Commercial Assembly Throws System.Exception All The Time
This week I'm helping out the client by doing a bit of R&D with a number of components they're looking at to do a bunch of Word document manipulation. Today my task was to see how these components would convert nearly 2,000 Word documents into HTML. After getting the test run all set up, I fired off the test, waited a while, and gathered the results. My output grouped exceptions together to see what exceptions were thrown (if any), how many of a given "kind"  were thrown, etc. When the test was completed, I was shocked to find out that one of the components throws
System.Exception for every exception it throws when it fails to load a Word document.
This is terrible. This is a component that costs thousands of dollars to purchase, and this is how they design their code? How can I write any kind of intelligent exception handling code around their component? I'd have to do something like this:
// Use lousy component here...
// OK, let's "filter" out the exceptions we can't catch...
// ...and so on until I die of boredom...
// Oh, great, NOW I have to pattern searches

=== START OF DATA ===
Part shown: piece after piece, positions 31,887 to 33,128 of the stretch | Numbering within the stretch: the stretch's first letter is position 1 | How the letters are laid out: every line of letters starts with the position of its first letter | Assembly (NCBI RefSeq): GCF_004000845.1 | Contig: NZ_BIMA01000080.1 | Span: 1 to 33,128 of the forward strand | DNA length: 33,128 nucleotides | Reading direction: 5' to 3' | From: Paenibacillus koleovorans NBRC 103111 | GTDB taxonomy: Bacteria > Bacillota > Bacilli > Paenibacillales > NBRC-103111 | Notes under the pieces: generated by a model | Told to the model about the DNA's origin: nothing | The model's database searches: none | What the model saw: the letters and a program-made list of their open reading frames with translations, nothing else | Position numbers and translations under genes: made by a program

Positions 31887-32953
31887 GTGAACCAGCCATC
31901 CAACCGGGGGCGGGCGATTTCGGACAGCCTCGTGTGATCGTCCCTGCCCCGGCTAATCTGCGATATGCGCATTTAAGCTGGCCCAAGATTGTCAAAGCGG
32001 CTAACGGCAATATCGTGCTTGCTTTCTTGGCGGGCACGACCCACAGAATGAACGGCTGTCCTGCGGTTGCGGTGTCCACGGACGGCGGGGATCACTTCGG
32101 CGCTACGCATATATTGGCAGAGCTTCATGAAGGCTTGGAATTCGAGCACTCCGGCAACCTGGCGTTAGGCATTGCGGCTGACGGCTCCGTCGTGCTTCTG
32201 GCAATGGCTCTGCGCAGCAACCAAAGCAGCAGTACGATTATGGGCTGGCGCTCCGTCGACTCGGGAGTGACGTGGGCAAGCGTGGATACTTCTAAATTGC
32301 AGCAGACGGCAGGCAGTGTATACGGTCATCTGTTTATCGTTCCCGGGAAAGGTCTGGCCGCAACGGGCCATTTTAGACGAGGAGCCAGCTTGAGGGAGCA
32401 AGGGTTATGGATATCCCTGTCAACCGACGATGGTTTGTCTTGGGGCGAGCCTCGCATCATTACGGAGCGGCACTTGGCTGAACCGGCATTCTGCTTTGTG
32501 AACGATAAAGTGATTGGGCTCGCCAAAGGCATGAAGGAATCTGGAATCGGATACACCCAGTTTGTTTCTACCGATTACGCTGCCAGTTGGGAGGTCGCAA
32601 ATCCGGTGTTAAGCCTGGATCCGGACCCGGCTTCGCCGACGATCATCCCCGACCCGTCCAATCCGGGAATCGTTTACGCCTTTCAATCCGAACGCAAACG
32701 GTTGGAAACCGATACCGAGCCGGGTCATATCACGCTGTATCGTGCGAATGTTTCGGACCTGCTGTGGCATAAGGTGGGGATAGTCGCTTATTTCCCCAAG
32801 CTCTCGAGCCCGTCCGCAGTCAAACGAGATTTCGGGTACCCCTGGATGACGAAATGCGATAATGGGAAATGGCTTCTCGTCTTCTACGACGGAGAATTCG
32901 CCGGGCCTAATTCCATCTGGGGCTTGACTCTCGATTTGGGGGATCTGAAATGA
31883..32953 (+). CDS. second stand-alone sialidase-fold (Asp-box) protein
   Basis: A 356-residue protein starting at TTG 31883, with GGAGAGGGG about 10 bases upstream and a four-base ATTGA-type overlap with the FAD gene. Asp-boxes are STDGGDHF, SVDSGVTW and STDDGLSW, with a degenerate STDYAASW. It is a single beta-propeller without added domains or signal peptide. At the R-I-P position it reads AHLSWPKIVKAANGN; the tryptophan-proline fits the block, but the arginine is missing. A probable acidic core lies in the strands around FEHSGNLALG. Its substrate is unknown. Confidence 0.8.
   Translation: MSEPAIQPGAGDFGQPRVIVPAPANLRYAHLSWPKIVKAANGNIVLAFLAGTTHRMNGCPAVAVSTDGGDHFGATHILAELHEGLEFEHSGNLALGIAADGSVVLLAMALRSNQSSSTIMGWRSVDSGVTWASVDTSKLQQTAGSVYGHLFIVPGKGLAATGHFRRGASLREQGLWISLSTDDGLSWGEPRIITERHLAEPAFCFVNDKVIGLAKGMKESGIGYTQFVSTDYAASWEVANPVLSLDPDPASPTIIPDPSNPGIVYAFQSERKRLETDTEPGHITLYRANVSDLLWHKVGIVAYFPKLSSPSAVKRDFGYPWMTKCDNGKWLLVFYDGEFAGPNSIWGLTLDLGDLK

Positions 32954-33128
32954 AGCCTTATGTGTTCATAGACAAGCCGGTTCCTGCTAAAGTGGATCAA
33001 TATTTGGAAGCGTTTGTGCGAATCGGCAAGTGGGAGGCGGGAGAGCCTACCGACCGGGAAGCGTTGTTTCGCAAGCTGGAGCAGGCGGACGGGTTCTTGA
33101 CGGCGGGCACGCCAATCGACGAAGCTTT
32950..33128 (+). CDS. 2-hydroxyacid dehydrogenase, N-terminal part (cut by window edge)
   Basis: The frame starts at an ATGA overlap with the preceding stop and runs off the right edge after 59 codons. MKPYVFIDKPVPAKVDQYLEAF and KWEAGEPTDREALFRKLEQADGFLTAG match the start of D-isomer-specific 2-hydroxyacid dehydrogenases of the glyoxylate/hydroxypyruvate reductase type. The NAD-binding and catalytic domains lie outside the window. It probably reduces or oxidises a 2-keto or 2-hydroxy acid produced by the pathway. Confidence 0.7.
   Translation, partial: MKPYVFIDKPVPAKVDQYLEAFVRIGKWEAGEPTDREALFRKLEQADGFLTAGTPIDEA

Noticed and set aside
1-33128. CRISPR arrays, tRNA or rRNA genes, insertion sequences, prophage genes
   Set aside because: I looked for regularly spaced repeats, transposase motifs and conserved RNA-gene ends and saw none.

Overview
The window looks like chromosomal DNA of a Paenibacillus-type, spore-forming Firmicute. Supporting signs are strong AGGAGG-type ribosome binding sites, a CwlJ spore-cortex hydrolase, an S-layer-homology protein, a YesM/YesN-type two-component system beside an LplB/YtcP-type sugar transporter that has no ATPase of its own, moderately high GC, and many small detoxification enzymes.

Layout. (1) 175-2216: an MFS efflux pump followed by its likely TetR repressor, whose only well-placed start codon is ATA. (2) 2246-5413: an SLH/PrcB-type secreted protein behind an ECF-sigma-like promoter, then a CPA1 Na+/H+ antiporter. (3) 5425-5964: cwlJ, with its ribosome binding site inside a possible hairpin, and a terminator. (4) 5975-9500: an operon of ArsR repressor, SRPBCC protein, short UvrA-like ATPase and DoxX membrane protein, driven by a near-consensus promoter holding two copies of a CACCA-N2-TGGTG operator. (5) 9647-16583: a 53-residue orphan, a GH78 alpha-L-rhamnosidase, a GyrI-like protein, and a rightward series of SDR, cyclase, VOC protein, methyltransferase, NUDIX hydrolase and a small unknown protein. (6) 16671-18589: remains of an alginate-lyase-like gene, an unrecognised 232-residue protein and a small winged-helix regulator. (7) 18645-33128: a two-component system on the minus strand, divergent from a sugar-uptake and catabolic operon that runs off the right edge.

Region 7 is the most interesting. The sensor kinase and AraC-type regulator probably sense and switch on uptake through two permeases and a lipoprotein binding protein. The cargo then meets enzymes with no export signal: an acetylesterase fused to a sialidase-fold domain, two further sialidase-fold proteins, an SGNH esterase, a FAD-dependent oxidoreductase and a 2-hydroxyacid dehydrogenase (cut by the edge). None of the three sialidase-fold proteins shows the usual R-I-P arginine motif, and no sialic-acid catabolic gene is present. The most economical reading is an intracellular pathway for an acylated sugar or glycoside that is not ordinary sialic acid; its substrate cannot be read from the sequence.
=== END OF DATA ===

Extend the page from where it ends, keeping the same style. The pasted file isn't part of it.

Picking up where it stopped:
// on the Message property :(
This company should be embarrased by their coding practices. As far as I'm concerned, they're out of the picture, and I'll be highly suspect of their products in the future.
If you're selling 3rd-party components these days, don't do stupid things - people will find out. For crying out loud, just run FxCop on your assembly! In fact, that's what I just did, and this component has 11,225 issues, 636 of which are of the DoNotRaiseReservedExceptionTypes issue. Their main competitor in this R&D effort has 43 DoNotRaiseReservedExceptionTypes issues (still too many in my book), but they only have 1583 issues in total. By way of comparison, mscorlib has 11,435 issues, and they have 109 DoNotRaiseReservedExceptionTypes issue. However, you have to keep in mind that this rule breakage is not just reserved to throwing
System.OutOfMemoryException will cause it as well, and, frankly, mscorlib can throw that whenever it wants as far as I'm concerned. Throwing
System.IndexOutOfRangeException trips this FxCop rule as well, and I'm not entirely in agreement with this (and the "good" component does that). But, the "bad" component always trips this rule by throwing
 By "kind" I mean the exception type plus its
Message property value. I wanted to make sure I separated exceptions that may have had different messages in my analysis, just so I wouldn't miss any important exception messages.
* Posted at 10.03.2006 11:05:37 AM CST | Link *